Tuesday, April 7, 2015

It’s the Stupid Economy

Back at the end of the previous century, before the advent of browsers and search engines, during the 1992 presidential campaign in the United States, Bill Clinton’s campaign strategist, James Carver, coined the phrase, “The economy, stupid.”  Very quickly, in a manner that George Orwell with his love of politics and the English language would have appreciated, the phrase morphed into its present usage, “It’s the economy, stupid.”

In this formulaic iteration, the noun “economy” is a stand-in for any concept one wishes, like loyalty, climate change, income equality, etc.; and “stupid” is a stand-in for anyone’s name.  It’s a brilliant construction.  Since no one wants to be referred to as stupid, there is an increased acceptance of the initial premise that, in this case, it is the economy that is the important issue.  Subtlety, the barriers of entering into an economic discourse for political reasons are lowered. 

Today, however, it is the stupid economy that it is the problem and the stupid manner in which it is conceptualized.
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Simply put, the tried and true economic measures of growth in the gross domestic product, low unemployment, low interest rates, and record high corporate profits, coupled with six year bull market in financial securities have not brought about a significant increase in the prosperity shared by the vast majority of people in North America.  In other words, what worked in the past is not working very well today.

With good reason, smart money doesn’t flow into the stupid economy, by that I mean the domestic national economy where the entire cycle of economic exchange from the raising of capital to the production and marketing of goods and services to the payment of taxes and dividends takes place within a single nation’s borders.

Indeed, greater profits for those who control North American enterprise are realized in the global economy and are generated by financial transactions, off shore incorporation, and multinational production chains that take advantage of lower production costs elsewhere.  So, if more money can be made outside of the domestic economy where people toil to bring forward goods and services for their compatriots, you would have to be stupid to invest where the return on investment is significantly lower.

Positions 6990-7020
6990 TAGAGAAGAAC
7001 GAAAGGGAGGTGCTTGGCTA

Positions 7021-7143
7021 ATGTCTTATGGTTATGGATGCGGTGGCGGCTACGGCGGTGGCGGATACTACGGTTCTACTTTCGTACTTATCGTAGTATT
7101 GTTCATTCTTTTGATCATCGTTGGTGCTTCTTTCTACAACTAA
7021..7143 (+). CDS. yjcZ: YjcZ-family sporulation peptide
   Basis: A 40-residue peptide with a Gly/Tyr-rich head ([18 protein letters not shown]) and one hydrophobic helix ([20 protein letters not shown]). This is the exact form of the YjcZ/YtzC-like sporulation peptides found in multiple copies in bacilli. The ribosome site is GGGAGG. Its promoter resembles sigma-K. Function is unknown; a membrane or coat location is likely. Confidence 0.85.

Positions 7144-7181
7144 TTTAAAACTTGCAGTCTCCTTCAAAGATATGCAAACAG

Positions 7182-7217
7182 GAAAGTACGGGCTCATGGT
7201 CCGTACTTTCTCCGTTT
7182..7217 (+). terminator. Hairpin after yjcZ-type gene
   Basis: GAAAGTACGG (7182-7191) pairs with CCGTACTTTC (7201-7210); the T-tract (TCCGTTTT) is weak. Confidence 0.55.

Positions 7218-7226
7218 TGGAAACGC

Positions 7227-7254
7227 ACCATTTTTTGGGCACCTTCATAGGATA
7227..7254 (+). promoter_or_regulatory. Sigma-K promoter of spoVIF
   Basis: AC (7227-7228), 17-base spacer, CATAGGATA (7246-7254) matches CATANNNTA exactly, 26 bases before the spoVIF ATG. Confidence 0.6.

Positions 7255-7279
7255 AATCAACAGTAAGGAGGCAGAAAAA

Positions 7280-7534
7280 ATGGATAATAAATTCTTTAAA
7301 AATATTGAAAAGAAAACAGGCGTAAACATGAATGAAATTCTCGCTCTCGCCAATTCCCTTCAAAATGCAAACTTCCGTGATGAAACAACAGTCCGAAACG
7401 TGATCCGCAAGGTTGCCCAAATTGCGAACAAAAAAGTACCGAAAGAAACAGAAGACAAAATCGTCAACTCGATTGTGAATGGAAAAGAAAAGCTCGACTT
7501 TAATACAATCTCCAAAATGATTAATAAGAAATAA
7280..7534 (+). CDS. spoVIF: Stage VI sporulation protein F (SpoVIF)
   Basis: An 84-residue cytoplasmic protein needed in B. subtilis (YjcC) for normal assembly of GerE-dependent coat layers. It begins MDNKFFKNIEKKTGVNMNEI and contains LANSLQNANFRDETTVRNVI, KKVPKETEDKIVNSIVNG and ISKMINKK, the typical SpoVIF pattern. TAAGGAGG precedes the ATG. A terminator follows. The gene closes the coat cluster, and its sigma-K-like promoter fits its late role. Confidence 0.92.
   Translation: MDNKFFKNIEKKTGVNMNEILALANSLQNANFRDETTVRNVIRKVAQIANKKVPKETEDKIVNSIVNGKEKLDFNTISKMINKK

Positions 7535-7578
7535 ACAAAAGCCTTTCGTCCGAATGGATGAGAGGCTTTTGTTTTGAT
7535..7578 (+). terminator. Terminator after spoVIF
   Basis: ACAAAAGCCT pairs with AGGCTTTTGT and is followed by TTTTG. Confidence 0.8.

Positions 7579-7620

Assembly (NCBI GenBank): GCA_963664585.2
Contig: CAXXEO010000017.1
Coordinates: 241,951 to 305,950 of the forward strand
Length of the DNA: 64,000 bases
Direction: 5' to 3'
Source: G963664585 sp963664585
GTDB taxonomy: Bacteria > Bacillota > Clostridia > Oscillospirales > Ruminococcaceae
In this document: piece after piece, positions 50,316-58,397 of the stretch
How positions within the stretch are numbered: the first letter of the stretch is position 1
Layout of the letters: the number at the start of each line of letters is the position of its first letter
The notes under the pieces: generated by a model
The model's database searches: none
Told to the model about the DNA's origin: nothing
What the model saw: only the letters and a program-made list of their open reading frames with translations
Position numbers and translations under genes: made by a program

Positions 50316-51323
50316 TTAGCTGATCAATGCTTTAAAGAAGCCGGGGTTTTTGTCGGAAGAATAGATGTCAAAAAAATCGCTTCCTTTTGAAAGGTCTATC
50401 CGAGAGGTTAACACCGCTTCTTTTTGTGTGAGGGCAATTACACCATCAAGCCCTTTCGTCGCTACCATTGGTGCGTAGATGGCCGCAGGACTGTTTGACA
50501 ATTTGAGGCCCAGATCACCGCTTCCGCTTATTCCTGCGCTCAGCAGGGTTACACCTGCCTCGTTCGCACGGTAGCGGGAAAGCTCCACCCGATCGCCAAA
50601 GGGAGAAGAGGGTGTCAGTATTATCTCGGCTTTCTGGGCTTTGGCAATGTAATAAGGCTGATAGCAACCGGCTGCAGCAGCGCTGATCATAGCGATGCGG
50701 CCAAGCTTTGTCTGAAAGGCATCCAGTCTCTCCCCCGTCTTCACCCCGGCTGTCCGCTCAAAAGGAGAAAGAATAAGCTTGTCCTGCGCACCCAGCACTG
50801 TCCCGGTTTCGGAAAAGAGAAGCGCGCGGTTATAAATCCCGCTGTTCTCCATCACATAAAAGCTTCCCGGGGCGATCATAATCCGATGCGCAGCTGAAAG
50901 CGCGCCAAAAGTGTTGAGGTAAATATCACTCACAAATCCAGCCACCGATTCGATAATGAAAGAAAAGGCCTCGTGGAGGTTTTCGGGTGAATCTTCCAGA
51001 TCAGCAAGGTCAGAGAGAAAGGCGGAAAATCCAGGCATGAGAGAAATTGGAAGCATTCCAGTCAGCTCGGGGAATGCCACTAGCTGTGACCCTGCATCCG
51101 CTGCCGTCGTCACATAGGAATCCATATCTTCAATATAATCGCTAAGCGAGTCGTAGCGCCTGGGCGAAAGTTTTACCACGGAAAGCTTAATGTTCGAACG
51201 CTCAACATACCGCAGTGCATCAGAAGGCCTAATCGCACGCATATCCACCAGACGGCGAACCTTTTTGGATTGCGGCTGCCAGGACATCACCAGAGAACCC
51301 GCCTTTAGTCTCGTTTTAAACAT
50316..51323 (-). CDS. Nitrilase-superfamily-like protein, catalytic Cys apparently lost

According to a Bloomberg Business Report, the untaxed cash for US corporations held abroad keeps building up and few are choosing to bring it home, instead preferring to borrow for any domestic needs.  GE’s $110 billion leads US companies, followed by Microsoft’s $76.4 billion, Pfizer’s $69 billion, Merck & Co.’s $57.1 billion and Apple’s $54.4 billion.  It is estimated that US-based multinational companies have accumulated $2 trillion outside the country.

That’s a staggering amount of money that is not being reinvested back into the domestic economy.  Imagine the effect on the entire population if first these dollars were repatriated and subject to tax, thereby generating the much needed revenues that could be then reinvested in order to renew North America’s rapidly aging infrastructure.  That would create hundreds of thousands of good paying jobs as would the after tax profits if they were then redirected into the capital investments for the further production of tangible goods and services instead of being used for stock buybacks and other non-productive financial means of generating wealth.